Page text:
An atheist and agnostic association filed a complaint against the Tennessee magistrate who refused to allow a couple to name their baby "Messiah."
The Freedom From Religion Foundation accused child support Magistrate Lu Ann Ballew of violating the state's code of judicial conduct.
The baby's parents were in court because they couldn't agree on the baby's last name, but what caught the judge's attention was the baby's first name.
"The word Messiah is a title and it's a title that has only been earned by one person, and that one person is Jesus Christ," Ballew said.
Ballew ordered the baby's first name to be changed to "Martin" and keep the father's last name.
The parents said they will appeal the ruling. In the meantime, they'll keep calling their baby "Messiah."
"I never intended on that -- naming my son Messiah because it means God," The baby's mother, Jaleesa Martin, told WBIR-TV. "And I didn't think a judge could make me change my baby's name because of her religious beliefs."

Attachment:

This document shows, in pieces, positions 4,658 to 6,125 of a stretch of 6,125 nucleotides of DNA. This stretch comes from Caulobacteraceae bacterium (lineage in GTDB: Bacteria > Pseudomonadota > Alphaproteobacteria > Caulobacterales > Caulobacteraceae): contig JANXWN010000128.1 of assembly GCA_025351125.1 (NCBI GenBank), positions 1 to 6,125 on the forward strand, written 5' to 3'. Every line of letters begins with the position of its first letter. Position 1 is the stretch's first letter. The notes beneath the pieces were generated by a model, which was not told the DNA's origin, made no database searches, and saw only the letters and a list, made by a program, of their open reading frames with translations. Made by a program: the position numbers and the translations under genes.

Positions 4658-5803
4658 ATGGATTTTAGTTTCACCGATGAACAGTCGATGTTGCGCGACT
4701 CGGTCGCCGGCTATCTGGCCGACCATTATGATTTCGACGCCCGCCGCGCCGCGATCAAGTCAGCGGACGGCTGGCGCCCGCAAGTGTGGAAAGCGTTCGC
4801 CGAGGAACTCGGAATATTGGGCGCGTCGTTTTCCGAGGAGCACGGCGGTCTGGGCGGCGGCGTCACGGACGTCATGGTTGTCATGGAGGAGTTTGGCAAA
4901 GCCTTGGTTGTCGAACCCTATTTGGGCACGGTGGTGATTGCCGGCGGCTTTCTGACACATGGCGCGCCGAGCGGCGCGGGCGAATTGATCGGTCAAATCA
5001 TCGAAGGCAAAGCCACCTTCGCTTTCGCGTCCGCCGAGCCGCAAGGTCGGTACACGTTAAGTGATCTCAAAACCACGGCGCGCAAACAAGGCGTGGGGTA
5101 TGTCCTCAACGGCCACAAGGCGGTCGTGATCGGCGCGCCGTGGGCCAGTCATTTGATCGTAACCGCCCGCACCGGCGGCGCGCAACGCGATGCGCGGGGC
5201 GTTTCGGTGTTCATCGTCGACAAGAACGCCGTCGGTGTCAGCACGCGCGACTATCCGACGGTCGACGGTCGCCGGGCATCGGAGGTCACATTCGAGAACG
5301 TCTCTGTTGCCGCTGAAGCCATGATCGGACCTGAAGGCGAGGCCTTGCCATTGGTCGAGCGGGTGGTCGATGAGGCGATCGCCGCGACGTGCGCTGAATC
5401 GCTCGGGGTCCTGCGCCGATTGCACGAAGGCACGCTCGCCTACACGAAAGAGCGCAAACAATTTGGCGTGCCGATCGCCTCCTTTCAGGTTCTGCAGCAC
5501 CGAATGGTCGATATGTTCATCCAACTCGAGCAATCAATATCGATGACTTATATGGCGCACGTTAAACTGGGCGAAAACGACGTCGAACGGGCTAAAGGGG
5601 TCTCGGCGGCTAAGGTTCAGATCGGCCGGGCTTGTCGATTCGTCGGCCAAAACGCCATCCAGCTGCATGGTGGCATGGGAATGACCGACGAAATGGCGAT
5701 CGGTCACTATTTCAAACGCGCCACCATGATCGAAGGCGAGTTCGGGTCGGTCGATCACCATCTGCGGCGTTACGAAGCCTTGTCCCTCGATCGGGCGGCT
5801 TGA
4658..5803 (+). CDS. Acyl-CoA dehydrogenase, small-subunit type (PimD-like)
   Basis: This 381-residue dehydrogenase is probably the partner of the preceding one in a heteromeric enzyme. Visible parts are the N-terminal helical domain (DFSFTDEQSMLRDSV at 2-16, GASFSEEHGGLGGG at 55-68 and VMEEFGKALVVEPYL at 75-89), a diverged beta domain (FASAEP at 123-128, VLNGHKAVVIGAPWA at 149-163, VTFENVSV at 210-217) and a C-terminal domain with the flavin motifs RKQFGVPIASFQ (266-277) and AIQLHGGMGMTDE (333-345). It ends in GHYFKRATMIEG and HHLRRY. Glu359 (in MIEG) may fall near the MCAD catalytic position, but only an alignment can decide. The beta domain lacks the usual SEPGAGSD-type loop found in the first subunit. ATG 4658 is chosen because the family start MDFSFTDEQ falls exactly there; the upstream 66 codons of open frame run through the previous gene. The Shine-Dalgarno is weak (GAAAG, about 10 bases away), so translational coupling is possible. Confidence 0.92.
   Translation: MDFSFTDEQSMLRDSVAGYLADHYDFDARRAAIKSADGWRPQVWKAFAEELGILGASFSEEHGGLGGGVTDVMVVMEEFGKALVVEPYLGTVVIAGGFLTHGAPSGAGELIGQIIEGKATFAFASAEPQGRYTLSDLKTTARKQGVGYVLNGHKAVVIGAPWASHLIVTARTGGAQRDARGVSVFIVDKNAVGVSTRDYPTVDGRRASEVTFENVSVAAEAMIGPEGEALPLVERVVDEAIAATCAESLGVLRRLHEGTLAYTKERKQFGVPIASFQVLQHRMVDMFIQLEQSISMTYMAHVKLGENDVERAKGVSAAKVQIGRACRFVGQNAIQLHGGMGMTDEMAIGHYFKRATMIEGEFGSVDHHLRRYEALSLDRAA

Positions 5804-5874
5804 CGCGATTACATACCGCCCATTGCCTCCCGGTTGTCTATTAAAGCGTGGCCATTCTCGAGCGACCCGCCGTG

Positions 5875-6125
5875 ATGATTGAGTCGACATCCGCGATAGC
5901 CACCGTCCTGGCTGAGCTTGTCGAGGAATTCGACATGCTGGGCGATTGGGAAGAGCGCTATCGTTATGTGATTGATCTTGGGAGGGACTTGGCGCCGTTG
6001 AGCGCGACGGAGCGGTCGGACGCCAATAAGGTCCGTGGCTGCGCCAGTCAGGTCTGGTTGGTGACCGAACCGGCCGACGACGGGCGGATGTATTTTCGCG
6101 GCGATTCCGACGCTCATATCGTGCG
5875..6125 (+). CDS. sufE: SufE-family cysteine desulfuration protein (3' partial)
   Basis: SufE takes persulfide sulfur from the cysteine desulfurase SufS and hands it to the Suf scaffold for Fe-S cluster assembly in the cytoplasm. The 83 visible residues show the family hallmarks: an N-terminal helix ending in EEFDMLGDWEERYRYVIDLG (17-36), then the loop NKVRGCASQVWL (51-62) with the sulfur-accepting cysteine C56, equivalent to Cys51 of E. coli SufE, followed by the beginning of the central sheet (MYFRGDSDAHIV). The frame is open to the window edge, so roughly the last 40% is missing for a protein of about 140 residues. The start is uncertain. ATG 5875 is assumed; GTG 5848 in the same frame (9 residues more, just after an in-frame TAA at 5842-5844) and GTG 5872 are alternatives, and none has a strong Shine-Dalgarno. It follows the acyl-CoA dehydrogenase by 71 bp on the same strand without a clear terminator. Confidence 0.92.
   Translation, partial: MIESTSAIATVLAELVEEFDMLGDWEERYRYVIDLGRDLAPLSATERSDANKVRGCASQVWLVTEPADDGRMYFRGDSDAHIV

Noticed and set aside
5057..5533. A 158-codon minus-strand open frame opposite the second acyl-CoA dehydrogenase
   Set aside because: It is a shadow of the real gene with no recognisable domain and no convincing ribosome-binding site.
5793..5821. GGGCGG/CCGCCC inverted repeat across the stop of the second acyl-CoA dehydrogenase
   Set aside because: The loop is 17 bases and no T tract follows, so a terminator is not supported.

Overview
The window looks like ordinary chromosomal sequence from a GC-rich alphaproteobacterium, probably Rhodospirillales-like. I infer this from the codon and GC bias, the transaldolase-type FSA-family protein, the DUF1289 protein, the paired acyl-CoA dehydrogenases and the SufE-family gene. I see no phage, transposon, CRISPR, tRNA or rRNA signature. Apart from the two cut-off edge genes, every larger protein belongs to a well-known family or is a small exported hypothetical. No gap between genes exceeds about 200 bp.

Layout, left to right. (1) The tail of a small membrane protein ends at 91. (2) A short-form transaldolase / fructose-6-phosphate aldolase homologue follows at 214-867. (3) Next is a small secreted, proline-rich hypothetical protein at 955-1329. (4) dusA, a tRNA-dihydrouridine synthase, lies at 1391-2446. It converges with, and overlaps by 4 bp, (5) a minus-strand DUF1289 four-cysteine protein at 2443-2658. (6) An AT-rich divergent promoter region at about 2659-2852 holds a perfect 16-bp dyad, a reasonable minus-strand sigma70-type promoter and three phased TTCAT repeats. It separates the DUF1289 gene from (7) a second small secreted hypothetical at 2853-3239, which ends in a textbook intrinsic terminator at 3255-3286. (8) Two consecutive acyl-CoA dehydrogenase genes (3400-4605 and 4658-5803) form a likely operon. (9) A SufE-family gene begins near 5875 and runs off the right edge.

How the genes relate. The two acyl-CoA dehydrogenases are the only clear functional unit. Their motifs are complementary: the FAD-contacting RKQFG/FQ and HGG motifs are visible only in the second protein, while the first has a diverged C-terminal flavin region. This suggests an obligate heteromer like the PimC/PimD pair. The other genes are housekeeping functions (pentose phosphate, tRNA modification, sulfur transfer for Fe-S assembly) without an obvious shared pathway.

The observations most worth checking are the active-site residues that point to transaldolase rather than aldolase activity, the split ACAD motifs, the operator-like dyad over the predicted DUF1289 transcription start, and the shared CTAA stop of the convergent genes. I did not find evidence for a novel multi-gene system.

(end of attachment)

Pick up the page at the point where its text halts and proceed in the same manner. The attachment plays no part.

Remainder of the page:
Critics question whether a judge should be able to change a baby's name.
"Bottom line, parents, not the government, have the right to select a name for their child," Hedy Weinberg, executive director of American Civil Liberties Union -Tennessee, told ABC News. "While the judge has a right to her religious beliefs, she cannot impose her faith on those who appear in her courtroom.
"Tennessee law is pretty clear that you can change your name to whatever you want, as long as it does not harm someone else or you haven't been convicted of a few specific crimes. But it doesn't even apply to [the judge]," she said.
"Messiah" was the fourth-fastest rising name in 2012.